When growing lettuce in containers, always remember to water them. Lettuce has shallow roots and responds best to consistent shallow watering. Plants that are grown in the garden need at least an inch of water per week, but lettuce in pots needs a bit more.

Use a hydroponic system

You can also plant your lettuce using a hydroponic system. Start by using a storage bin that is at least 18 by 24 inches in size and holds up to 10 gallons of water or more. Mark eight evenly-spaced drill points on the lid and use a two-inch hole saw to drill holes in them. Add water until it is just one inch below the lid.

Mix the lettuce formula with two warm cups of water. Use a Masterblend Lettuce formula and Magnesium sulfate in the first cup and add calcium nitrate in the second cup. Follow the instructions on the packets for the best ratio. Stir until the chemicals fully dissolve. Add the mixes into the bin and stir.

Plant your seeds in a coco coir and place them over the holes of the container. Place outside or under grow lights. You should have lettuce in four to five weeks.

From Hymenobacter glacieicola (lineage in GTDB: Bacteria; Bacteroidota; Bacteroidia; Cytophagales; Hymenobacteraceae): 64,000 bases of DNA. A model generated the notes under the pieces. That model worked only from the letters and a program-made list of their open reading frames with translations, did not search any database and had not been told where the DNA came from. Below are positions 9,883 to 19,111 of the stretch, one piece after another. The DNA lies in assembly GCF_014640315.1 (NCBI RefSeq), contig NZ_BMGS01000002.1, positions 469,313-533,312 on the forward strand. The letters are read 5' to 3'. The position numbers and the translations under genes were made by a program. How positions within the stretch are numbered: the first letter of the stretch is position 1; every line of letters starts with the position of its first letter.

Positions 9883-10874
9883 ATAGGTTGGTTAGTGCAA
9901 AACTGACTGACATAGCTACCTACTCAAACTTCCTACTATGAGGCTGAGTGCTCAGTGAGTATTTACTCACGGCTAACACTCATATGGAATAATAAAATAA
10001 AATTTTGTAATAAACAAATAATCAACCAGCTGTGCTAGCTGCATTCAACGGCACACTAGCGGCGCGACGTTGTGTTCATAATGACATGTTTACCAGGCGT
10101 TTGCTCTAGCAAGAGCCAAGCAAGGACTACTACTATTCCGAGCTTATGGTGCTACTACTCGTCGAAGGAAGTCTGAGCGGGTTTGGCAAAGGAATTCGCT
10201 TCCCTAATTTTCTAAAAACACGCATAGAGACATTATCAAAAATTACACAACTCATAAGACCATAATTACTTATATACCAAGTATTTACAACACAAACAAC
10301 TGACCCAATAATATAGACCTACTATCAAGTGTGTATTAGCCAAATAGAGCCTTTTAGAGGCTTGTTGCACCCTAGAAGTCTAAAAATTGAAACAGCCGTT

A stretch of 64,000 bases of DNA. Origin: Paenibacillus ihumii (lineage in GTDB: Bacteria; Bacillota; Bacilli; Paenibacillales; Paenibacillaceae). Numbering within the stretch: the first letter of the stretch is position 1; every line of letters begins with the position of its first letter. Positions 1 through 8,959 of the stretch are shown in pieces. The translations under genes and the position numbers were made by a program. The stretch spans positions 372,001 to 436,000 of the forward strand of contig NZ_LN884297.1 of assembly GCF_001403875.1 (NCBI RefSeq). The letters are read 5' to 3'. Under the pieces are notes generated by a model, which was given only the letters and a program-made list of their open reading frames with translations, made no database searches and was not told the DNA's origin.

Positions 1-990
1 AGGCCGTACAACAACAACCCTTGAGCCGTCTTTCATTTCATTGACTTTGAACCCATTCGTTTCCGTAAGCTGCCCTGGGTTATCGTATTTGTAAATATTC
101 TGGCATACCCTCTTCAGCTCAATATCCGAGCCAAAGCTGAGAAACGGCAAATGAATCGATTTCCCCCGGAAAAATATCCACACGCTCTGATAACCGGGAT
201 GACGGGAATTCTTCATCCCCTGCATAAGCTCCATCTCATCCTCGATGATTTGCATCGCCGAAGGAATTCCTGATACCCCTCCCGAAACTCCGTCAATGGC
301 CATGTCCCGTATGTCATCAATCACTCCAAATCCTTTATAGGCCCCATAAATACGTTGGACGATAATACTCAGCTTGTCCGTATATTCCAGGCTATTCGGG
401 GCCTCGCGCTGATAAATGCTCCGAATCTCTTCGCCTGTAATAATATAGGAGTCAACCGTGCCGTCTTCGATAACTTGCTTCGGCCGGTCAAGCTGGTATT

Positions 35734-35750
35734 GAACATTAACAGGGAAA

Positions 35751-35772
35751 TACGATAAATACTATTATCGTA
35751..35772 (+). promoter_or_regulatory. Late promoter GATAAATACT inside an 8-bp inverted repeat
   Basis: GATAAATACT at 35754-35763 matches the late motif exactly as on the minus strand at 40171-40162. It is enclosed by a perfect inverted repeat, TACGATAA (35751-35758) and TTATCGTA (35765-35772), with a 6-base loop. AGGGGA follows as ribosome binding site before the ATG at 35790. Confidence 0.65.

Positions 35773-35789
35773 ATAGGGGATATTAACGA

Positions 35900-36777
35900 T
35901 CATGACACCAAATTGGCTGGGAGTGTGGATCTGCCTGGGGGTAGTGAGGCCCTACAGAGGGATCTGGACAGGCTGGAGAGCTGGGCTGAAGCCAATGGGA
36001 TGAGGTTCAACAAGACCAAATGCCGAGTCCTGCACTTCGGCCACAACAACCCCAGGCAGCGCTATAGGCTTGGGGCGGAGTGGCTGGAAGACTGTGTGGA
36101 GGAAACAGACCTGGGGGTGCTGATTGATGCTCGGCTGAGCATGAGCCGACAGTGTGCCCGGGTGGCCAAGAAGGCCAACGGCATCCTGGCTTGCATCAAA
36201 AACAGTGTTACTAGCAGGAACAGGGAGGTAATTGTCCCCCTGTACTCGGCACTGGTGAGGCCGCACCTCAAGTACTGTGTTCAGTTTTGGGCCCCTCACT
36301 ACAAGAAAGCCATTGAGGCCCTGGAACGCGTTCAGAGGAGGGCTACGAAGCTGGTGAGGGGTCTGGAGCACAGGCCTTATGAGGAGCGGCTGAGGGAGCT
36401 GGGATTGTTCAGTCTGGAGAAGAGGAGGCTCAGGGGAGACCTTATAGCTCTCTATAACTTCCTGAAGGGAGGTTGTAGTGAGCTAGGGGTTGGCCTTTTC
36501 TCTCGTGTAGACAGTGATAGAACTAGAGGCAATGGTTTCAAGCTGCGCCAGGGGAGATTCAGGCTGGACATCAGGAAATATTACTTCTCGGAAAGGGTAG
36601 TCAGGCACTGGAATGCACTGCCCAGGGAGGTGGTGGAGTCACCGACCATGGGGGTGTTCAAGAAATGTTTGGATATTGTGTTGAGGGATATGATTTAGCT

When harvesting, cut the outside leaves of loose lettuce when they are young. The leaves will then grow back and you can cut away the entire plant. Remember to cut them when they are tender as they are quick to “mature” and tend to become bitter.

Check out Gardening for more tips on planting in small spaces.

Triple fruit berry smoothie

Berry Smoothie

This is one of my favorite summer drinks but you can have it on any day! A super smoothie full of nutrients and antioxidants.

Freeze a banana and any red fruit: blueberries, strawberries, blackberries, and prepare this smoothie for breakfast, snack or after training to recover energy.

If you serve it in a bowl, you can eat it with toppings like fruits, seeds, Yum!


– 1/2 frozen Banana

– 1 handful of blueberries or frozen red fruits

– 1 Tbsp. chia or hemp seeds

– 1 cup of water


– 1 handful of spinach

– 1 fist of nuts or 1 Tbsp. of natural cream without sugar (nut butter)


– Blend all the ingredients. Add more water if you wish.

– Serve and enjoy 🙂

If you tried this recipe let me know!

Maria J 💜 – The Naturally Blooming

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Further Reading

Benefits of red cabbage, a versatile veggie (recipes included)

Red cabbage is an eye-catching and nutritious vegetable. You might have already tried it if you’ve eaten coleslaw or borscht before.

If you want to boost your heart or gut health, try adding red cabbage to your regular diet.

The nutritional profile of red cabbage

Red cabbage, sometimes called purple cabbage, belongs to the Brassica oleracea plant species and is related to other superfoods like broccoli, Brussels sprouts and kale.